Quick note on JPMorgan’s Jamie Dimon bashing Bitcoin last week. If you missed it, here it is:
Bitcoin a fraud?
Yes, in the words of Jamie Dimon, Bitcoin is a fraud.
Presumably because “it’s not real”.
Now, hold on. What’s that supposed to mean? Not real, contrarily to fiat money?
Right. As if the fourth law of thermodynamics states that there must exist a THE US DOLLAR and that people have to believe that a dollar is worth something.
Money only has a value because people agree it does – period. Whether that money is US dollars, gold, cowry shells or bitcoins, it makes no difference.
Or, in the words of bestselling historian Yuval Harari:
Money isn’t a material reality – it is a psychological construct. […] Trust is the raw material from which all types of money are minted.
Yuval Hariri, Sapiens, p.180
In a nutshell, cryptocurrencies fill a particular vacuum: certain people (including many libertarians, independent thinkers, tech enthusiasts, speculators, not to mention terrorists and criminals) have more trust in the blockchain than they do in government. The more people who feel like this, and the more they lose trust in government, the greater the success of cryptocurrencies will be.
Bitcoin is Digital, but the Dollar is Real?
The US dollar is more real than Bitcoin? This argument always amazes me. The market value of the US dollar is much greater than the number of dollar bills printed by the Fed. Only a small fraction of the money supply is in circulation. As we learned in Economics 101, banks multiply the money supply by providing credit to the private sector. We call this the monetary multiplier.
As a consequence, US dollar is mostly stored as bits and bytes on mainframe systems at banks. And central and commercial banks control the money supply in a symbiotic partnership.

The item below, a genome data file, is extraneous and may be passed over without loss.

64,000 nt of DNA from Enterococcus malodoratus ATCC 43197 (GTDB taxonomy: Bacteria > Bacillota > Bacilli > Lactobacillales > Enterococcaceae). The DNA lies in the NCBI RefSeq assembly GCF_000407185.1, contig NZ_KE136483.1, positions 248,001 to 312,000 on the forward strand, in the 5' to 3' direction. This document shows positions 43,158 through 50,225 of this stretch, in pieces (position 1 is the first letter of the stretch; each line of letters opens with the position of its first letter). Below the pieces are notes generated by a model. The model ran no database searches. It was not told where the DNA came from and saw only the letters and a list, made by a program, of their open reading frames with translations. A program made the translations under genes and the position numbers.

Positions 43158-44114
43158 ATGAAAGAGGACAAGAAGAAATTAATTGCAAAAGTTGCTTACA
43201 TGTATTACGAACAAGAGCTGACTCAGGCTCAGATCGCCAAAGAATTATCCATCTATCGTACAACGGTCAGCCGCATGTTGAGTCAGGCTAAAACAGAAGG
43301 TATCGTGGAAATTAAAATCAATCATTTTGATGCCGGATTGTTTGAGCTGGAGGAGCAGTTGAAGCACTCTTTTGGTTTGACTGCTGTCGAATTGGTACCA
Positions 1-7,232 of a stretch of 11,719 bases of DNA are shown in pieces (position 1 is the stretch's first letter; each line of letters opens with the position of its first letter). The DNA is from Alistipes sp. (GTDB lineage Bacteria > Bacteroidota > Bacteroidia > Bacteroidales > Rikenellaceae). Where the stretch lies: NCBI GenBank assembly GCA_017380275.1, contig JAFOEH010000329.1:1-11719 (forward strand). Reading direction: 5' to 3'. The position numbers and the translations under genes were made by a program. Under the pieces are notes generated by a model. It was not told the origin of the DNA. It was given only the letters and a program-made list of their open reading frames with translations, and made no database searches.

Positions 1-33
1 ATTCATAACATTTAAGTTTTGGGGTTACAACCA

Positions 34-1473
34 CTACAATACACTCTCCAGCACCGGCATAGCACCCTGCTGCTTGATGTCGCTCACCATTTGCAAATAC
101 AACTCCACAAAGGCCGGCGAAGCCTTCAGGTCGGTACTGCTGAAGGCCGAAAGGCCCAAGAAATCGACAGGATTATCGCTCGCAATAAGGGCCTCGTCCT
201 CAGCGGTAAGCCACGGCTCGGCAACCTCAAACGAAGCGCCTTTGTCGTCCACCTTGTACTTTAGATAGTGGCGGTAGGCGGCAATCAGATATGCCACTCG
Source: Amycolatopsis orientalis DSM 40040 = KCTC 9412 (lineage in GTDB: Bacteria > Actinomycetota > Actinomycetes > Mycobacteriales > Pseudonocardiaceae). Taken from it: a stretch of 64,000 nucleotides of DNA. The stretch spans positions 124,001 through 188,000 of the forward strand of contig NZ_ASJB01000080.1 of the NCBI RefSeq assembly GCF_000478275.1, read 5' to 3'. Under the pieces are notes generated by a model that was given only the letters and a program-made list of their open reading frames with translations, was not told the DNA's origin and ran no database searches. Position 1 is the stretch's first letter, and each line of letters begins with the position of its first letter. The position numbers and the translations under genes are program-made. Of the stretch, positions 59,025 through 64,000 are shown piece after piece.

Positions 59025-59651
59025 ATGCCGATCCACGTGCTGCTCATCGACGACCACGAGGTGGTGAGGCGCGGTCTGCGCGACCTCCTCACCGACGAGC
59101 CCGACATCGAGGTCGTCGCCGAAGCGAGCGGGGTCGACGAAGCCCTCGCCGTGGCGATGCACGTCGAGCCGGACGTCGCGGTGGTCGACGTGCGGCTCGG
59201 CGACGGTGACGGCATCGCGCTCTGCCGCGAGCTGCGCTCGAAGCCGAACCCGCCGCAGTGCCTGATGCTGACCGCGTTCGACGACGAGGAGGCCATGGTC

So let me ask again: The dollar is real because it comes in coins, and Bitcoin is fake because it’s digital? What a strange argument.
Can Governments Control Cryptocurrencies?
In the same interview, Dimon says that Bitcoin is doomed because governments will shut it down. They will shut it down because they cannot control it.
It’s totally the other way around – cryptocurrencies are so successful precisely because governments can’t control them. They are trying; that much is true! And as cryptocurrencies become more successful, you can bet your bottom dollar, they’ll try even harder.
But then again, governments are also busy trying to control drugs, immigration, and the oil supply. Incidentally, they’re even trying to control investment banks. Are they successful? No, not really.
In fact, governments have a pretty difficult time controlling their own currency. Just think about Black Wednesday, September 1992, the day George Soros broke the Bank of England. Details here for for those too young to remember.
So, if governments can only barely control their own currency, how on earth can we expect them to control cryptocurrencies? We can’t.
Ecuador = Bitcoin
Funnily enough, Dimon mentions Ecuador as a country where people prefer using Bitcoin rather than the local currency:
[…] If you’re in Ecuador […], you’re better off using Bitcoin than using their currency.
Jamie Dimon, CEO JPMorgan
Strange example. Ecuador replaced its local currency, the sucre, in the year 2000.
And what did they replace it with?
The US dollar.
To avoid hyperinflation and falling exchange rates.
Again: a currency is worth exactly what people believe it’s worth. If the government issuing a currency is not credible, the currency devalues and inflation picks up. In the case of Ecuador, the government decided that for the benefit of the country, giving up control of the money supply for the sake of more stability was worth it. They piggy-backed on the Fed’s credibility. And the price they had to pay was loss of control.
Bitcoin only for Criminals?
With his strange Ecuador example, Dimon was probably trying to insinuate that Bitcoin is the criminal’s currency of choice.
Is it really?
BlackRock’s Larry Fink put it differently two weeks ago in an interview with the South China Morning Post: illicit transactions have always taken place. It’s just now with Bitcoin, they’re more transparent.